WEP warm pool
The warm pool (WEP) was found to have been warmer than modern-day and TEX86 records reveal 4°C cooling of SST over the 12 million year record, with 2°C occurring in the last 5 Ma (Figure 2). This differs from previous findings from Mg/Ca paleotemperature reconstructions, which showed little to no significant change in warm pool SST.
EEP cold tongue
The cold tongue (EEP), like the warm pool, was warmer than modern-day and TEX86 and the favored Uk’37 both reveal 6°C cooling over the 12 million year record, with higher cooling rates in the last 5 million years (Figure 2). This cooling is consistent with published Mg/Ca paleotemperature reconstructions.
Equatorial temperature gradients
The equatorial temperature gradient over the past 12 Ma was similar to the modern-day configuration, which is in disagreement with the hypothesis of permanent El Niño-like conditions >3 Ma (Figure 2). Both the warm pool and cold tongue were warmer than modern-day. These findings lead to the hypothesis that the oceanographic processes responsible for the equatorial temperature gradient similar to that of modern-day (and thus the existence of the cold tongue) must have been in operation over the past 12 million years. It is therefore also hypothesized that the strong temperature asymmetry in the tropics would have been favorable for ENSO, including both the El Niño and La Niña modes. This study helps to bring agreement between equatorial Pacific SST and other proxy records, which have long shown evidence of ENSO like behavior (e.g. equatorial biogenic opal accumulation, which arises from upwelling at the cold tongue).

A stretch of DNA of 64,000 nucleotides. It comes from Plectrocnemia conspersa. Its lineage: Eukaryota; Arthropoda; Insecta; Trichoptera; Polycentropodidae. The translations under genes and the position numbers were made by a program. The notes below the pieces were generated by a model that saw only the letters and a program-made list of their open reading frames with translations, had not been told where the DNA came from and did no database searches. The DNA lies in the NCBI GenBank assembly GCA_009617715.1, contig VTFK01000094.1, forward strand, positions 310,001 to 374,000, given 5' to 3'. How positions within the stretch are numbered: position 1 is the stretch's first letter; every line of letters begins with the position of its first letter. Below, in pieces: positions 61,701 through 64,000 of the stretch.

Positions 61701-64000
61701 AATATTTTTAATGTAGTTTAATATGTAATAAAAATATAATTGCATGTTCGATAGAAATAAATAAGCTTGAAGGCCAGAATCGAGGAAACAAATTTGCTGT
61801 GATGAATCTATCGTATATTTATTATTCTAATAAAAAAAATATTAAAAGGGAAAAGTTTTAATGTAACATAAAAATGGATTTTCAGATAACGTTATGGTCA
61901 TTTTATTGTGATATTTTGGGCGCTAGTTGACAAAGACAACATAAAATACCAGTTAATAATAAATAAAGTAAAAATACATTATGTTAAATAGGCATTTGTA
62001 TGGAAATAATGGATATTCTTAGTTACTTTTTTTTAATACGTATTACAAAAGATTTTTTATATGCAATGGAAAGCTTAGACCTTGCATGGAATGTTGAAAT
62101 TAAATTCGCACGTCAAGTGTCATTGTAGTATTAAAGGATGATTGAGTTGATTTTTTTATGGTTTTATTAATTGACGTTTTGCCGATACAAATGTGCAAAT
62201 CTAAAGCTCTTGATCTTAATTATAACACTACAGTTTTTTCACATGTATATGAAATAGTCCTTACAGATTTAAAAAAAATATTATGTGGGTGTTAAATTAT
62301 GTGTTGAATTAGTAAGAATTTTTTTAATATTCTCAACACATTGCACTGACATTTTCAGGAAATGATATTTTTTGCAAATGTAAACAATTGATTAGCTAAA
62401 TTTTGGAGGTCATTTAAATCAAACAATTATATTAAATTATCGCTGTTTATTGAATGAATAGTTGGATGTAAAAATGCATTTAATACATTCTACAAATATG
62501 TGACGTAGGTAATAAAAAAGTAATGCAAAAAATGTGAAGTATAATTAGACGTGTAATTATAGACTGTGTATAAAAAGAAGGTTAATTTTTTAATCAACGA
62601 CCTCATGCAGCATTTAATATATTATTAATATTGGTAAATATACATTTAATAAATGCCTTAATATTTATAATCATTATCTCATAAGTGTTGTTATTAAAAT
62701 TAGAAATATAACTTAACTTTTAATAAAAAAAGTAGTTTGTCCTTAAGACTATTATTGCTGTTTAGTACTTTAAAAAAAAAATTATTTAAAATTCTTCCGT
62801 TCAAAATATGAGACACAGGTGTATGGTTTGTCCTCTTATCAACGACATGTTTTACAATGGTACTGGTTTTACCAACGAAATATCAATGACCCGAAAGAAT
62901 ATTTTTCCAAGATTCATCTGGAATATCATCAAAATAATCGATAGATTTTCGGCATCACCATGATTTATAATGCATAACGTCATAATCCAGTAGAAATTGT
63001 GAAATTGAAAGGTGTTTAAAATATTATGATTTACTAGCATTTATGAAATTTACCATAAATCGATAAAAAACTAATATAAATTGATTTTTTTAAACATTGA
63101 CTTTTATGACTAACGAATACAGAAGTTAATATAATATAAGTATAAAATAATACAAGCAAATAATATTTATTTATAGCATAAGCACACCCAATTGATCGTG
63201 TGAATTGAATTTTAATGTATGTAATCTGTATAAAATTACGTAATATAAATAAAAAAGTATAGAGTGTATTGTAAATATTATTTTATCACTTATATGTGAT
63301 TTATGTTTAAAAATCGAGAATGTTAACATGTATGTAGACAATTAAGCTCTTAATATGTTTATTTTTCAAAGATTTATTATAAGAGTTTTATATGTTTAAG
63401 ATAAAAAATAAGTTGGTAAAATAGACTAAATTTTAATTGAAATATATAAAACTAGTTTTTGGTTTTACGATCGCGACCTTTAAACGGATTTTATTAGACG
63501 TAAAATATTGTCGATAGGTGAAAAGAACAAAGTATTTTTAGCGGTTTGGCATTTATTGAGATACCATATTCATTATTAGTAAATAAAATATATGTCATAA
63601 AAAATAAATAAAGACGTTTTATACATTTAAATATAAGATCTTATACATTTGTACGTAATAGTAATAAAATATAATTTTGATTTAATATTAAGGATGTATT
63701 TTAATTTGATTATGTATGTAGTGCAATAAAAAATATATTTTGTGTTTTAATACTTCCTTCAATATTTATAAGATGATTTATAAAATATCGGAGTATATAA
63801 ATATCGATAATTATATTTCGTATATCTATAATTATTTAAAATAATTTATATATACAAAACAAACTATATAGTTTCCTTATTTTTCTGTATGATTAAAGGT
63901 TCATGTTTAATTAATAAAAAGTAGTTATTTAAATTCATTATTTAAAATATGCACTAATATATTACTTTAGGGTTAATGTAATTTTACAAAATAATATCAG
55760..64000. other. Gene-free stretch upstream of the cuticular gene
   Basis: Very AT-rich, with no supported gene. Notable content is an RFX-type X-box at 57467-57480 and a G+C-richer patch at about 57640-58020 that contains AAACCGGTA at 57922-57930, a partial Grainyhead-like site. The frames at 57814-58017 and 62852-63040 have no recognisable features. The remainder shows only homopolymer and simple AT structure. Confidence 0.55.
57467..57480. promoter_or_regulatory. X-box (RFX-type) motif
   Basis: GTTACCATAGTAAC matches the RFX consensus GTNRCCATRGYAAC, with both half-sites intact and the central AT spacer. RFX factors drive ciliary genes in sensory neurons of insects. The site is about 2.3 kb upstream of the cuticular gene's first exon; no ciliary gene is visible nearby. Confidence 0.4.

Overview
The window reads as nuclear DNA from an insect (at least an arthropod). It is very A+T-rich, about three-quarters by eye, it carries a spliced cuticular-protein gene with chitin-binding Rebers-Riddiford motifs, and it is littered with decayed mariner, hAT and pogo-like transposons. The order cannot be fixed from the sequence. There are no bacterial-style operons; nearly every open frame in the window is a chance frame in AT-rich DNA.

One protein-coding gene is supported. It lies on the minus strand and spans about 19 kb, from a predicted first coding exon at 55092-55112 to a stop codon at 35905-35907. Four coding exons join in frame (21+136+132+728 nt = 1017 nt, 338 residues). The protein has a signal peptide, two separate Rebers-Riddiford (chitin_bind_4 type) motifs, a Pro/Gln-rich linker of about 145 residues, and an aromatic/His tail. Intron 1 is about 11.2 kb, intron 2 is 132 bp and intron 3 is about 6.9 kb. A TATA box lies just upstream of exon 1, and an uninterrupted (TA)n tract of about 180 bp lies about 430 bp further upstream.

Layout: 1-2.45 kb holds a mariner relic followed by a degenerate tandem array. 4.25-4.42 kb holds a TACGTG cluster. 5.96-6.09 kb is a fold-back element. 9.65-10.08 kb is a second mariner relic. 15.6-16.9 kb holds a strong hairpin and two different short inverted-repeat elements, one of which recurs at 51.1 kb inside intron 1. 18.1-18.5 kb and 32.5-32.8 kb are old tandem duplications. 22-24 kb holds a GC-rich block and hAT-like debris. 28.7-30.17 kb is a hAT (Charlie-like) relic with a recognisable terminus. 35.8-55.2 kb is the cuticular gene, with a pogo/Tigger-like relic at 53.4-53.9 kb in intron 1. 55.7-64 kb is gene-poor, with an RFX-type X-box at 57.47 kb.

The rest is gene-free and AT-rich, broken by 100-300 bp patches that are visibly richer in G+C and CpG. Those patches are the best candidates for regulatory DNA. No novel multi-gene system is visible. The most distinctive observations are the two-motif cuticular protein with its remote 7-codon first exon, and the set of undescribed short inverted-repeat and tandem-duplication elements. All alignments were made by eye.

Any study that serves to remediate disagreeing data in the climate record should be considered particularly important. The nature of good science is to limit where possible, or at least acknowledge possible sources of error. Scientific progress is measured by the ability to test previous hypotheses and systematically reduce error as new methodologies and technologies become available. This study accomplishes these very goals. With the tendency of climate science to be highly politicized by mainstream media, it is of utmost importance to report successful scientific progress and properly communicate the remediation of data disagreement. The ever-increasing understanding of our planet’s complicated climate system as it currently exists and in the past will hopefully underpin policy decisions regarding how society chooses to respond to the future societal challenges that have been predicted.
I am a recent graduate (Dec. 2015) from the University of Rhode Island Graduate School of Oceanography, with a M.S. in Oceanography. My research interests include the use of geophysical mapping techniques in continental shelf, nearshore and coastal environments, paleoceanography, sea-level reconstructions and climate change.